Russia orders troops to leave Kherson in major retreat

City was the first regional capital to fall after Russia invaded Ukraine on February 24

A Ukrainian soldier in a trench on the front line in the Kherson region. EPA
Beta V.1.0 - Powered by automated translation

Russia on Wednesday ordered its troops to leave the Ukrainian city of Kherson, the first major regional centre seized in its invasion, in a highly symbolic setback for President Vladimir Putin.

Kherson was one of four Ukrainian regions that Russia declared it had annexed in September, shortly after being forced to withdraw from swathes of territory in the north-eastern Kharkiv region.

The announcement of the retreat came just hours after officials said the Moscow-installed deputy head of the Kherson region, Kirill Stremousov, a key supporter of annexation, had died in a car crash.

Nato said it wanted to see the effects of the withdrawal announcement on the ground.

In televised comments, Russia's Gen Sergey Surovikin, who is in overall command of the war, said it was no longer possible to keep Kherson supplied.

“We will save the lives of our soldiers and fighting capacity of our units. Keeping them on the right [western] bank is futile. Some of them can be used on other fronts,” Gen Surovikin said.

With Kyiv’s forces pressing their counteroffensive in the region bordering occupied Crimea, Russian Defence Minister Sergei Shoigu then ordered the troops to withdraw from the western bank of the Dnipro River and move to the other shore.

Mr Shoigu said: “I agree with your conclusions and proposals. For us, the life and health of Russian servicemen is always a priority. We must also take into account the threats to the civilian population.

The announcement from Russian Defence Minister Sergey Shoigu had been expected by influential war bloggers. Reuters

“Proceed with the withdrawal of troops and take all measures to ensure the safe transfer of personnel, weapons and equipment across the Dnipro River.”

Ukrainian presidential adviser Mykhailo Podolyak said some Russian troops remained in the city.

“We see no signs that Russia is leaving Kherson without a fight,” he said on Twitter.

“Ukraine is liberating territories based on intelligence data, not staged TV statements.”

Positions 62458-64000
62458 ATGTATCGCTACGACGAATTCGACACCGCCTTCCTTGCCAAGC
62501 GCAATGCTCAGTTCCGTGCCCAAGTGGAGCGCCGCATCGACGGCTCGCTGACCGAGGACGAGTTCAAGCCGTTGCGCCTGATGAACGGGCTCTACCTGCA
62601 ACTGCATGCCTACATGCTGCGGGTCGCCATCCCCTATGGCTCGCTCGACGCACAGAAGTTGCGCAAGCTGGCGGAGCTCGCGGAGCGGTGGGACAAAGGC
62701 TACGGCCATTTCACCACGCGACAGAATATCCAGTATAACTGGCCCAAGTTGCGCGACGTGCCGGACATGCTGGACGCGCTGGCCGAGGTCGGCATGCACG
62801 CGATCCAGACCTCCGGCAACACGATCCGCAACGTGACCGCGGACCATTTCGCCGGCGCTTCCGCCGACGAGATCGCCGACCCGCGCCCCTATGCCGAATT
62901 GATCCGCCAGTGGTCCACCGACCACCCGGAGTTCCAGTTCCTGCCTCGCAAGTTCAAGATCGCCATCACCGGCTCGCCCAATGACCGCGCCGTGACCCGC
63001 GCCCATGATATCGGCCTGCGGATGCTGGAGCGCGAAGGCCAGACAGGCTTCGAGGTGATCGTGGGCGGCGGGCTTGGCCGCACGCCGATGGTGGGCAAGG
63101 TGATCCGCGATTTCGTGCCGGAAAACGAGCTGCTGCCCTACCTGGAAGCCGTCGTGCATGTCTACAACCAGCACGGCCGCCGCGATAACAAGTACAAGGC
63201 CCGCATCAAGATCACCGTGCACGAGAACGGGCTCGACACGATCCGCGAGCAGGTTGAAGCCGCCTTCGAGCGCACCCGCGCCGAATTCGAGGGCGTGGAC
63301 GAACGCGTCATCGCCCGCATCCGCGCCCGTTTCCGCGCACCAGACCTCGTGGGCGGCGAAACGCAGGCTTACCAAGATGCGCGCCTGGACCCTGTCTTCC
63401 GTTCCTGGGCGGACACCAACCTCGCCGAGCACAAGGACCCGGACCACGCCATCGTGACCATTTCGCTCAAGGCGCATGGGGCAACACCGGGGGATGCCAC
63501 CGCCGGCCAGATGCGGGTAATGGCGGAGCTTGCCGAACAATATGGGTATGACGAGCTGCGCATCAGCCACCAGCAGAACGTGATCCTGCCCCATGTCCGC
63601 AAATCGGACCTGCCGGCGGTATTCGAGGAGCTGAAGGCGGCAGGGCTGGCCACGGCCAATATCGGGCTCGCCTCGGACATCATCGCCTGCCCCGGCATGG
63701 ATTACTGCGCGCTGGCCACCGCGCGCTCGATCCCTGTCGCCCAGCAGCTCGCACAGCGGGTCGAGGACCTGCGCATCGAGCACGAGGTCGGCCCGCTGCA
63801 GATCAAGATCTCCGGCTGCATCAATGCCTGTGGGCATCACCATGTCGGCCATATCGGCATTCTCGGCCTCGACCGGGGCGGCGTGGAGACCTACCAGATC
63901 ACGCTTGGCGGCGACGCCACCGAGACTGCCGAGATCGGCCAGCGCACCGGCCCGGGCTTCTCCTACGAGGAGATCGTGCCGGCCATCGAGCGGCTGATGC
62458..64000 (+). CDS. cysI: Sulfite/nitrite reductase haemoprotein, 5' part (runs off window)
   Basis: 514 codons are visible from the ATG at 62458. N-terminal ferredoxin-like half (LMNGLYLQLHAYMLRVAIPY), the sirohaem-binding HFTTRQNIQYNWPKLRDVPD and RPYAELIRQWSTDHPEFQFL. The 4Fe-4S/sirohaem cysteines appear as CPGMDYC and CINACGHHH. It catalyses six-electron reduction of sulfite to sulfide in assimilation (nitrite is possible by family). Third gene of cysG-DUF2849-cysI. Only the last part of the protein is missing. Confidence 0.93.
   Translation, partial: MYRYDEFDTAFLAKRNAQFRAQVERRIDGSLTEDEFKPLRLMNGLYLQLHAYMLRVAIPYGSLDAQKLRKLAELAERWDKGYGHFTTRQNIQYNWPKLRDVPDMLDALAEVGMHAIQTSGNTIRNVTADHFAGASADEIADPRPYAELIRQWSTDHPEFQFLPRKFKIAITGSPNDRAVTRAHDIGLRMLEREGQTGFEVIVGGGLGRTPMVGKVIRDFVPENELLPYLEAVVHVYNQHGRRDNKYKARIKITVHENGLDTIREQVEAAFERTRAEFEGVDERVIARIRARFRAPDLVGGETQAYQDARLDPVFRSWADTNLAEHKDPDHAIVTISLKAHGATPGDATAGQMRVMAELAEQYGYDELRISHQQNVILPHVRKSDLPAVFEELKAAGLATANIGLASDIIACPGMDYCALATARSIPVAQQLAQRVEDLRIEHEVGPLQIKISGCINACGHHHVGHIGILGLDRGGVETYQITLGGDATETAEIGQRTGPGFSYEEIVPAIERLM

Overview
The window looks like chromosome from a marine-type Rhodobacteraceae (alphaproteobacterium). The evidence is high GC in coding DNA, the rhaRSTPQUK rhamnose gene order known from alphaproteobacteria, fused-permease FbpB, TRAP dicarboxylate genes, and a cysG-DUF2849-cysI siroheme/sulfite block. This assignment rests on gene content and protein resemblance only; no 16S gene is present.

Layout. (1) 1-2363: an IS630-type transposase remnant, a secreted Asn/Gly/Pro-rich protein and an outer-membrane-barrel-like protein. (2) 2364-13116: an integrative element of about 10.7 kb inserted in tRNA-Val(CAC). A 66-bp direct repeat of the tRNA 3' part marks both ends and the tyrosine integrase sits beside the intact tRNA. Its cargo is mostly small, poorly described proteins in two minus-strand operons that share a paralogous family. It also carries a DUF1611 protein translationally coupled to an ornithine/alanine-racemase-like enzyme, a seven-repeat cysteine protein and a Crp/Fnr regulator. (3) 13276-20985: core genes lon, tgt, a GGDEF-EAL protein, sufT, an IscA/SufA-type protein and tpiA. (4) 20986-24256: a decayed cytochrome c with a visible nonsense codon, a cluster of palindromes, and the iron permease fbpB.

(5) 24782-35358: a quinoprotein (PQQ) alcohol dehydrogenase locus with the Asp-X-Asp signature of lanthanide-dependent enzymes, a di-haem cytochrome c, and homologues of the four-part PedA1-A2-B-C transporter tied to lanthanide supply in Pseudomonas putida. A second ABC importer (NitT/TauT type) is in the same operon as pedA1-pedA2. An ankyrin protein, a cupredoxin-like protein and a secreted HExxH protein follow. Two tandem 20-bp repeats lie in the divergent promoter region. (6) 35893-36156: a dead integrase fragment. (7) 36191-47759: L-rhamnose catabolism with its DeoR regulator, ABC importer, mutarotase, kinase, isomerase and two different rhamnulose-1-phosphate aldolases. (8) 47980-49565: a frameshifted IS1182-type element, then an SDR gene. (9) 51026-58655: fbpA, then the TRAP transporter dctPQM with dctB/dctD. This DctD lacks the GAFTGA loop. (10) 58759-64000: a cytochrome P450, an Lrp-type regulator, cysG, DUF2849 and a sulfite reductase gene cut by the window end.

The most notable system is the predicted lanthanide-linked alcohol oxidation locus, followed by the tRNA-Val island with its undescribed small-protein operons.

The announcement had been expected by Russia's influential war bloggers, who described it as a bitter blow.

Nato Secretary General Jens Stoltenberg said on Wednesday that it was “encouraging” to see Ukrainian gains, after Russian Defence Minister Sergey Shoigu ordered his troops to withdraw from Kherson.

Speaking in Downing Street, where he was meeting British Prime Minister Rishi Sunak, Mr Stoltenberg said: “It is encouraging to see how the brave Ukrainian forces are able to liberate more Ukrainian territory.

“The victories, the gains the Ukrainian armed forces are making belong to the brave, courageous Ukrainian soldiers, but of course the support they receive from the United Kingdom, from Nato allies and partners is also essential.”

Why Kherson is important

Ukrainian forces had zeroed in on the strategic industrial city, which sits on the Dnipro River that divides the region and the country itself.

During the summer, Ukrainian troops launched relentless attacks to reclaim parts of the larger province.

Officials in the Kremlin-installed regional government reported that more than 70,000 residents were evacuated in late October, but Ukrainian authorities questioned the claim.

Ukrainian forces cut supply lines to Kherson city, though the Russian-backed administration had already moved its operations to the eastern bank of the Dnipro River, farther from the front line.

The Kherson region borders Crimea and provides the Russian military with land links from Russia to the Black Sea peninsula that it seized in 2014.

Ukraine retaking parts of Kherson also brings its long-range artillery closer to Crimea.

The region includes the mouth of the wide Dnipro River and the regional capital, Kherson city, which is on the west bank of the river. It is the only place where Russia has a presence on the west bank of the river and Moscow had heavily reinforced troop numbers there in recent months.

In addition, military analyst Oleksander Musiyenko said: “It's clear the loss of Kherson and the Kherson bridgehead will have consequences for Russia's image and will be viewed negatively inside Russia.”

The retreat would represent a major defeat for the Kremlin after Ukraine retook large areas around Kharkiv in the east over the summer.

Kherson was the first regional capital to fall in Russia’s February 24 invasion and was among the territories the Kremlin annexed in illegal referendums held in September.

Updated: November 09, 2022, 7:10 PM